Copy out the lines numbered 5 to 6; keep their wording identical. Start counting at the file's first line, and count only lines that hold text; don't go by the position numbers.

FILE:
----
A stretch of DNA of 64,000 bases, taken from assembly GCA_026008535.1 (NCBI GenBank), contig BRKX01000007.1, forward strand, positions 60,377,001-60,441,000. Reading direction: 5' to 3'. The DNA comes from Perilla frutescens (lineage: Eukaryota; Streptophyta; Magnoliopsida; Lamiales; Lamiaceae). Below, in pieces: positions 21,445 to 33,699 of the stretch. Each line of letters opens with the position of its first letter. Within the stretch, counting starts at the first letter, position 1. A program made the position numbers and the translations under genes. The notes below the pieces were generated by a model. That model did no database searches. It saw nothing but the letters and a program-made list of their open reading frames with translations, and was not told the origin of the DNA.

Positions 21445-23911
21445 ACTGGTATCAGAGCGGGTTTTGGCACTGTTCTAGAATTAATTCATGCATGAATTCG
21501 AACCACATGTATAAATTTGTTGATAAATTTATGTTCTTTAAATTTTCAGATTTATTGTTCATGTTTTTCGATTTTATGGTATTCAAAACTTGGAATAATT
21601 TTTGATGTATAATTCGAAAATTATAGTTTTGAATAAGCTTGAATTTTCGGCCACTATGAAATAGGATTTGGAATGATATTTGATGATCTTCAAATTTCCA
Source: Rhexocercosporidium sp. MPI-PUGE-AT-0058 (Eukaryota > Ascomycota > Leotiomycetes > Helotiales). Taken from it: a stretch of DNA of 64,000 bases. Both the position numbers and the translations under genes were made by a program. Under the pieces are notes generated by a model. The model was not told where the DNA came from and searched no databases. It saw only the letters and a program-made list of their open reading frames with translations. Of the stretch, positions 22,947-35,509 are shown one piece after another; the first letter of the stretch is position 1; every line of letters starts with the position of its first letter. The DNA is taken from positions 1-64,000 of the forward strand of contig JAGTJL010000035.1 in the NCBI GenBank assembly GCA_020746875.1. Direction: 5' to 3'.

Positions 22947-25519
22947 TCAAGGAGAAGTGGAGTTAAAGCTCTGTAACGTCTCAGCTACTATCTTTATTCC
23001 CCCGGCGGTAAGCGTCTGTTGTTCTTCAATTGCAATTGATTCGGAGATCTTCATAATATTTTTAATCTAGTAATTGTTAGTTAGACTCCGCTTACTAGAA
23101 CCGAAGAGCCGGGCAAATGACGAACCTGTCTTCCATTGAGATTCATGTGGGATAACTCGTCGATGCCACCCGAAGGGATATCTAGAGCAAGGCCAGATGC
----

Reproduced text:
21601 TTTGATGTATAATTCGAAAATTATAGTTTTGAATAAGCTTGAATTTTCGGCCACTATGAAATAGGATTTGGAATGATATTTGATGATCTTCAAATTTCCA
Source: Rhexocercosporidium sp. MPI-PUGE-AT-0058 (Eukaryota > Ascomycota > Leotiomycetes > Helotiales). Taken from it: a stretch of DNA of 64,000 bases. Both the position numbers and the translations under genes were made by a program. Under the pieces are notes generated by a model. The model was not told where the DNA came from and searched no databases. It saw only the letters and a program-made list of their open reading frames with translations. Of the stretch, positions 22,947-35,509 are shown one piece after another; the first letter of the stretch is position 1; every line of letters starts with the position of its first letter. The DNA is taken from positions 1-64,000 of the forward strand of contig JAGTJL010000035.1 in the NCBI GenBank assembly GCA_020746875.1. Direction: 5' to 3'.